The Seamless Journey to Conversion: Identifying Shoppers’ Digital Body Language to Boost Sales

Until now there has been no truly effective way of influencing a shopper while they’re browsing an e-commerce website. That includes using cookies, which have been made virtually obsolete by the increasingly complex online customer journey, involving multiple devices and channels over a longer time frame. But online retailers need not lose hope. Here, Robert Massa, general manager, BounceX EMEA, explains how scaling behavioural marketing through identification now offers a solution.

One of the big advantages brick-and-mortar retailers have over their online counterparts is ‘boots on the ground’ in the form of the shop-floor sales team. Any sales team worth its salt will be able to guide shoppers, advise them on purchases, nurture their interest, and not only seal an individual sale, but also up-sell and cross-sell, securing repeat customers by building customer loyalty.

The best brains behind online retail have tried to digitise the efforts of the humble sales team, but many have ultimately failed. So, how can they solve this issue?

Conversations across devices, browsers & channels

While cookies, at best, market to individual devices, identifying anonymous traffic enables marketers to target the individual shopper, no matter what device they’re using. It enables marketers to create ongoing, relevant conversations with individual consumers across all their devices, browsers, and channels – both on and off a retailer’s website.

The result is that the marketing approach becomes universal, each channel building on the next and working to guide consumers through a seamless journey to conversion.

BounceX

Robert Massa, GM BounceX EMEA

These conversations are shaped and informed by the shopper’s digital body language – the behaviour they display when they interact with an online retailer. For example, do they go straight to a product page? Do they hover over a ‘buy’ button? Do they examine sizes and colours or read product reviews? Did they come to your page from Facebook, email, Google, Instagram?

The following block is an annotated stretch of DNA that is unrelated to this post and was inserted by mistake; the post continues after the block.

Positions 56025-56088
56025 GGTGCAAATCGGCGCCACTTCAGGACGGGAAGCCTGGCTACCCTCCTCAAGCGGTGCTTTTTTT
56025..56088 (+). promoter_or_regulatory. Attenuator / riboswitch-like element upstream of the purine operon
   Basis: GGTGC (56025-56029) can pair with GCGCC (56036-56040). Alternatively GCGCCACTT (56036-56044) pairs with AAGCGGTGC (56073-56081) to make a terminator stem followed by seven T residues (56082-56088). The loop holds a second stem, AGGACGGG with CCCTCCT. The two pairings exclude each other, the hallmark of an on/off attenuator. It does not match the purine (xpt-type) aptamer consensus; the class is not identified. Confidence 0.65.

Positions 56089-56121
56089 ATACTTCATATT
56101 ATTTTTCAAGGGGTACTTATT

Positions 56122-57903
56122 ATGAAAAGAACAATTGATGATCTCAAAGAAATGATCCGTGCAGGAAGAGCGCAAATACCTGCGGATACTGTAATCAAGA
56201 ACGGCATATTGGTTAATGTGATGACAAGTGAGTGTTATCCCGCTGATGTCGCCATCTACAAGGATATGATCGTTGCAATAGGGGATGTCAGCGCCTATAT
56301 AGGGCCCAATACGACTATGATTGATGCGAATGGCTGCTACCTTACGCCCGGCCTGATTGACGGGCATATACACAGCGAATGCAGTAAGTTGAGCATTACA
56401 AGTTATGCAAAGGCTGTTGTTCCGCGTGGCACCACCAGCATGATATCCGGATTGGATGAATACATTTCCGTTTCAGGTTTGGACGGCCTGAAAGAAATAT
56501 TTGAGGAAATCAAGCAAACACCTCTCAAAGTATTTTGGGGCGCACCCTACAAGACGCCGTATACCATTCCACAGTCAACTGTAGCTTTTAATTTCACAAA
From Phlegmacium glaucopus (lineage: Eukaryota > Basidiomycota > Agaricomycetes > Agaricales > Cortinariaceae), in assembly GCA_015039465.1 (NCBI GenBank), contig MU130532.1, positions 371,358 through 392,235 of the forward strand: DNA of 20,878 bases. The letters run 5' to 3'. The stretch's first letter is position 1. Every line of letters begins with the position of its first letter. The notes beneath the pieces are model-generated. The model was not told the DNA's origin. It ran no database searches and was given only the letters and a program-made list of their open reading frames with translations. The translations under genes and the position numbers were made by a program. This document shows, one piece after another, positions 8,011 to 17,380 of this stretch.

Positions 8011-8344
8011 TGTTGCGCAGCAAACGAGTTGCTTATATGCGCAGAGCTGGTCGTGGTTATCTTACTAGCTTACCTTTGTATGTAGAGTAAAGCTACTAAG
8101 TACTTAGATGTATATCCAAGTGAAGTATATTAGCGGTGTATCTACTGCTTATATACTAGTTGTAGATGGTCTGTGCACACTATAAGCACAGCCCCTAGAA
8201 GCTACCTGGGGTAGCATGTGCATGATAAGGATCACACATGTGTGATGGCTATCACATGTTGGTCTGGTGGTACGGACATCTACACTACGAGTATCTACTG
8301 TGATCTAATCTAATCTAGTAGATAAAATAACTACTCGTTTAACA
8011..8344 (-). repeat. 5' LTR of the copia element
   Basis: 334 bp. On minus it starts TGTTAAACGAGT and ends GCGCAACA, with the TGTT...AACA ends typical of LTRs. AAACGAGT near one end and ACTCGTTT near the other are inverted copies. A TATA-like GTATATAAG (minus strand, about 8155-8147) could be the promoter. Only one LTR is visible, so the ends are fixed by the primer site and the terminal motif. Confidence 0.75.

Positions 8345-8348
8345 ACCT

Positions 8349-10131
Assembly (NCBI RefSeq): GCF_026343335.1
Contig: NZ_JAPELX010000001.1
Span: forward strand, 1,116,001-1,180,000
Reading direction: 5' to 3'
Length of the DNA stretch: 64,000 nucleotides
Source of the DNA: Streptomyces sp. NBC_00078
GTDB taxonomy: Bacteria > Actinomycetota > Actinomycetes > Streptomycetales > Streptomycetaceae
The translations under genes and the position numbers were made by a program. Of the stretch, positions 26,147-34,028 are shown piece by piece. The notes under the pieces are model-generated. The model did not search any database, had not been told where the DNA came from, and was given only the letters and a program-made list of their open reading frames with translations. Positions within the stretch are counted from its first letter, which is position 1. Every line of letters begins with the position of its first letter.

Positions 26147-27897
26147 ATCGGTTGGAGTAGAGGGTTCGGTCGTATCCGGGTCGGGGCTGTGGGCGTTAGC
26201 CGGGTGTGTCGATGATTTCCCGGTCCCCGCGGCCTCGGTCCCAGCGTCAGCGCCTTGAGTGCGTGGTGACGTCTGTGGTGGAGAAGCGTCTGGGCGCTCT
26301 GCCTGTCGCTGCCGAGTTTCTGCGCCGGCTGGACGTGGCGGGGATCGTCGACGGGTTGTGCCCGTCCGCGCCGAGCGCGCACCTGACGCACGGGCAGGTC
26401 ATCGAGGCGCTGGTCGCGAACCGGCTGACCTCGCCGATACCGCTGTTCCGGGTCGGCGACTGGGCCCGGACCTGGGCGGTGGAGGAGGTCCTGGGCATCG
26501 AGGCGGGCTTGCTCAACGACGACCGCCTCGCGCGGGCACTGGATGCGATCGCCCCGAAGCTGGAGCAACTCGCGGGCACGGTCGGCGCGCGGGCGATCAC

Each of these actions matter, and by interpreting these signs, and many more like them, retailers can guide valuable traffic to the next most productive, relevant, and profitable action in the journey to conversion.

Follow-up experiences

And if, despite the best efforts of behavioural marketing, a shopper leaves the website without making a purchase, the retailer can follow up with experiences via email and adverts that remind the prospective customer of where they left off.

Here is just one example of an ongoing conversation a retailer can have with a consumer, thanks to scaling behavioural marketing techniques to newly identified traffic:

  1. They can initially identify a shopper once they submit their email address on-site.
  2. After being highly engaged on a few PDPs, the shopper abandons the site. The retailer can email them 30 minutes later utilising the products they were showing intent on to try to get them to arrive back on site.
  3. Shopper clicks on a product in the email and gets to the PDP to add to basket.
  4. Once they abandon, the retailer emails the consumer with a basket abandonment email highlighting the product in cart.
  5. The retailer can find out if the email was clicked on, but the conversion wasn’t completed.
  6. Another email can be sent to the shopper repeating the discount adding urgency with an expiration date or a low-in-stock notification.
  7. The retailer is informed that the shopper opened the email, and they were told items were waiting for them when they return to the website.
  8. The shopper returns to make a purchase.

Don’t confuse behavioural marketing with other attempts to personalise online shopping, such as product recommendation engines. These systems attempt one-to-one marketing; but in fact, they often confuse and annoy the consumer by adding clutter and confusion to their buying experience.

Joining up consumer behaviour

For starters, product recommendation engines are reliant on cookies, which recognise devices rather than people. They’re also based on historical data, which by its very definition is old news. If a consumer bought winter boots last month, it’s unlikely they’ll need another pair now, especially if the season has changed. Product recommendation engines are also unable to join up consumer behaviour across multiple, siloed channels.

By focusing on the identification of individual website visitors, behavioural marketing overcomes the challenge that has, until now, made one-to-one, cross-channel marketing impossible. In practice, the success of behavioural marketing boils down to at least one piece of data, such as an email address, phone number, or device ID, which can identify the individual across devices, browsers, and channels.

Once the individual is identified, they can finally become the focus of your marketing strategy, forcing those continually changing technologies (channels, devices, and browsers) to revolve around the customer and create an experience based on their relationship to your business.